Relationship Addiction

Low self-esteem and past trauma can lead to harmful behaviors

Defining Relationship Addiction

Relationship addiction, or love addiction, is described as one person “loving” another person with an obsessive intensity that is not in the best interest of either party. Relationship addicts tend to become involved in brief, intense romantic relationships. If they are involved in a long-term relationship, it is usually characterized by many highs and lows. In some cases, love addicts completely withdraw from romantic or sexual relationships to avoid feelings of vulnerability.

When Relationships Become Harmful

Relationship addiction is a painful, compulsive, and addictive disorder that negatively impacts not only the addict but the object of their obsession. Relationship addicts tend to focus a tremendous amount of energy on romantic relationships — whether they are involved in one, looking for the next one, or avoiding one altogether. The causes of relationship addiction are usually rooted in childhood trauma. Individuals lacking self-esteem or who had less-than-nurturing childhoods may grow up looking for constant reassurance from others. Relationship addicts also tend to enjoy the feeling of excitement that being “in love” brings.

Common qualities of someone with relationship addiction:

  • An exaggerated sense of responsibility for others’ actions
  • A tendency to do more than necessary on a regular basis
  • A tendency to become hurt when people don’t recognize their efforts
  • An unhealthy dependence on relationships
  • An extreme need for approval and recognition
  • Feeling guilty when being assertive
  • A compelling need for control
  • A lack of trust in self and/or others
  • Fear of being abandoned or alone
  • Difficulty identifying feelings
  • Problems with intimacy/boundaries
  • Difficulty making decisions

Our Approach to Relationship Addiction

Men who are addicted to relationships tend to have low self-esteem and require an outside source to feel better. They don’t know how to “be themselves,” and some use compulsive behavior like indiscriminate sexual activity as a way to feel better. Relationship addiction is often rooted in a person’s childhood. That’s why treatment at Gentle Path involves not just addressing current harmful behaviors but also looking at the past. Exploration into early childhood issues and their relationship to current destructive behavior patterns help uncover root issues so patients can begin to take steps toward experiencing healthy, fulfilling relationships.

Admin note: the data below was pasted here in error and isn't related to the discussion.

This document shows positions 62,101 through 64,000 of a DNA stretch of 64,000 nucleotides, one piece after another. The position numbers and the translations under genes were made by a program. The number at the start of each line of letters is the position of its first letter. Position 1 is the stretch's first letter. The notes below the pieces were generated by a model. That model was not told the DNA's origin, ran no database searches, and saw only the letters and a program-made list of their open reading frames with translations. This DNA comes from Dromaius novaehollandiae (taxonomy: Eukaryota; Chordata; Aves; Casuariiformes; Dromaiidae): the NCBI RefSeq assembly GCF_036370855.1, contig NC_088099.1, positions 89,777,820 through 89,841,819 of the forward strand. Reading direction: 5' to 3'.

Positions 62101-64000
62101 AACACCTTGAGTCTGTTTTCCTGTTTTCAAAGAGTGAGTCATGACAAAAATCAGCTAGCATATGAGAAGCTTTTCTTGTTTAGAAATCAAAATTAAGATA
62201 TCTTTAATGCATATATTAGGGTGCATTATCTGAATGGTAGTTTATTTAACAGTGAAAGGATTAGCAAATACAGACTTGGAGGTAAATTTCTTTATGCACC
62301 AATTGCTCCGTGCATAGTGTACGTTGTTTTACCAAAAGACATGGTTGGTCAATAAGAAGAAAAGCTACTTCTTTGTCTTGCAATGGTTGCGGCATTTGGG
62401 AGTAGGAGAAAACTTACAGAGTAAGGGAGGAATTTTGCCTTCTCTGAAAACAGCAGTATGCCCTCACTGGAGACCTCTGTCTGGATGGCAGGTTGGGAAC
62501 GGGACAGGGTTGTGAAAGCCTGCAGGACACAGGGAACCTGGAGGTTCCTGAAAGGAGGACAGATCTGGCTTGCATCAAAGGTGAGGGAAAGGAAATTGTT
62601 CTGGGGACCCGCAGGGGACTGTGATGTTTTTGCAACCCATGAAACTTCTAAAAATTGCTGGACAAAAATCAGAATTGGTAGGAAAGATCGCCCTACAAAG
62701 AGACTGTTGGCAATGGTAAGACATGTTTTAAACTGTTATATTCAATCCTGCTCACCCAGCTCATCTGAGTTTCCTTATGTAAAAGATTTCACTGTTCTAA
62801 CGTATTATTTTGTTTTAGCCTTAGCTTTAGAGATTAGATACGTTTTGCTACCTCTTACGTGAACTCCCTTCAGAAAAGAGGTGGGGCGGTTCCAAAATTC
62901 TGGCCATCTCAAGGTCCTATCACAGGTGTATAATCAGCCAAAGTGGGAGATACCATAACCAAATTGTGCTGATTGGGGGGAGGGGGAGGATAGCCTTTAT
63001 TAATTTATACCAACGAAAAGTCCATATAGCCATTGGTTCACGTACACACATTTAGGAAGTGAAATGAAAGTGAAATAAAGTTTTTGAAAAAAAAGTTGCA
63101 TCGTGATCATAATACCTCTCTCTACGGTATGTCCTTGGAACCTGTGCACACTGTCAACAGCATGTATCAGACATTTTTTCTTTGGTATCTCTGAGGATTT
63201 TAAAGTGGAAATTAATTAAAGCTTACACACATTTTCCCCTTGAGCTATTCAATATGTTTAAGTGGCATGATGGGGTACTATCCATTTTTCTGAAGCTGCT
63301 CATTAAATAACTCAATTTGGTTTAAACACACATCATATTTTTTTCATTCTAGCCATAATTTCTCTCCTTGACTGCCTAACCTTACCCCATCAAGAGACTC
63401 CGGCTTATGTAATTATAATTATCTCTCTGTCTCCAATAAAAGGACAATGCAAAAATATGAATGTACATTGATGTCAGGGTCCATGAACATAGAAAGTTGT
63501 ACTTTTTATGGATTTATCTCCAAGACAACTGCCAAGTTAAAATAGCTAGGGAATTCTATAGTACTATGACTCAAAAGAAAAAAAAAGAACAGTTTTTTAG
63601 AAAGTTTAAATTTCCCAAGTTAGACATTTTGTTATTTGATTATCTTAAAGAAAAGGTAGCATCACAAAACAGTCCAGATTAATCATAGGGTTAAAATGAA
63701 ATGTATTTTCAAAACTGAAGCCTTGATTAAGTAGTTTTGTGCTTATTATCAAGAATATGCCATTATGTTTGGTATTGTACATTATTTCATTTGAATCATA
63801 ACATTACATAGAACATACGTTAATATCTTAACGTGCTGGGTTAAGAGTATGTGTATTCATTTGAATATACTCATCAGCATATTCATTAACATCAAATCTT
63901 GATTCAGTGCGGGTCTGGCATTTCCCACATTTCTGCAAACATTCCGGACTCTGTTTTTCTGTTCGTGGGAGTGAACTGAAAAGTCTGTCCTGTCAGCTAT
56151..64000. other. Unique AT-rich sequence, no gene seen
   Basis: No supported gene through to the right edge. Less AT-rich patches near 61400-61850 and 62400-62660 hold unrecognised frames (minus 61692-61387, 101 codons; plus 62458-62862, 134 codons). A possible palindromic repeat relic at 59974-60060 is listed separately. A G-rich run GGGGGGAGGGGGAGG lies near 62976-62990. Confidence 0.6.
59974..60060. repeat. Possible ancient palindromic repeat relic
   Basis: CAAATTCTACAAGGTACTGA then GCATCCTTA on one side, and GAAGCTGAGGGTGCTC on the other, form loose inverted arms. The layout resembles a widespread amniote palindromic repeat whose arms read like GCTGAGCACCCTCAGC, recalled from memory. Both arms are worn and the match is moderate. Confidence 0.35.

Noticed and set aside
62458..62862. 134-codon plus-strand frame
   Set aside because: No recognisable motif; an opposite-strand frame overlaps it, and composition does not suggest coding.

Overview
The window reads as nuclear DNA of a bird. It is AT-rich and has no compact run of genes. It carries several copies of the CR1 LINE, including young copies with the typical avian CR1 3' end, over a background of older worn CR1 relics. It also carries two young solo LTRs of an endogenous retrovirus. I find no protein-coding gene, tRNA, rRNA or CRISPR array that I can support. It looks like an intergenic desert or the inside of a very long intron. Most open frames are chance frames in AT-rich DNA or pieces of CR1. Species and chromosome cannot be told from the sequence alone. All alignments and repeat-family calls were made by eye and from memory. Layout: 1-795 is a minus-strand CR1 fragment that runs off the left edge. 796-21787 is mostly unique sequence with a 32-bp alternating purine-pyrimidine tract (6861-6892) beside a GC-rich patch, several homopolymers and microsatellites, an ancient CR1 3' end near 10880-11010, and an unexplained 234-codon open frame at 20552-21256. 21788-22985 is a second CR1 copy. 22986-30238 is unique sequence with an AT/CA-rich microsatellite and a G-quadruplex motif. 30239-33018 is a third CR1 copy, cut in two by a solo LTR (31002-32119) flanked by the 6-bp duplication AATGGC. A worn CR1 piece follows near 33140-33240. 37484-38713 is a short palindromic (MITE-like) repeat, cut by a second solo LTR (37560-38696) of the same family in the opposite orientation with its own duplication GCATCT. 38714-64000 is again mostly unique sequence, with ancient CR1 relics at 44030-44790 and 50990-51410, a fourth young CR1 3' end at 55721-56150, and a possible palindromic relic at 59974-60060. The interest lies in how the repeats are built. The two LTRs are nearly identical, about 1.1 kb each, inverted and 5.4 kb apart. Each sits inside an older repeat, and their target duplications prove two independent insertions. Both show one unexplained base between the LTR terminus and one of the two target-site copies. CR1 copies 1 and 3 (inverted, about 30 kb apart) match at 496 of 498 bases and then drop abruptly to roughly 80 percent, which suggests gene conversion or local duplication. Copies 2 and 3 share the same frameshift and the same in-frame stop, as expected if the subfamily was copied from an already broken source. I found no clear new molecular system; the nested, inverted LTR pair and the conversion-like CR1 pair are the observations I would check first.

What Does a Healthy Relationship Really Look Like? - Gentle Path at The Meadows

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What Does a Healthy Relationship Really Look Like?

If you’ve had a troubled relationship history, you may start to wonder if a good relationship is possible for you. You might think that there are no “good ones” out there anymore, or you may sink into self-doubt, wondering what is wrong with you. But running down the rabbit trail of blame and despair is unproductive, and it can be harmful to you — especially if you’re in recovery.

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Recovery is Possible

Gentle Path is a safe, nurturing community composed of peers where your journey of recovery will include not just dealing with outward behaviors but examining the underlying causes. The goal is to gain the courage to face difficult issues (including grief and loss), heal from emotional trauma, and become accountable for your feelings, behaviors, and recovery.


Taking that first step is hard, but there’s a new life of health and hope just waiting for you. The next chapter of your life can begin now, but only you can change your story.

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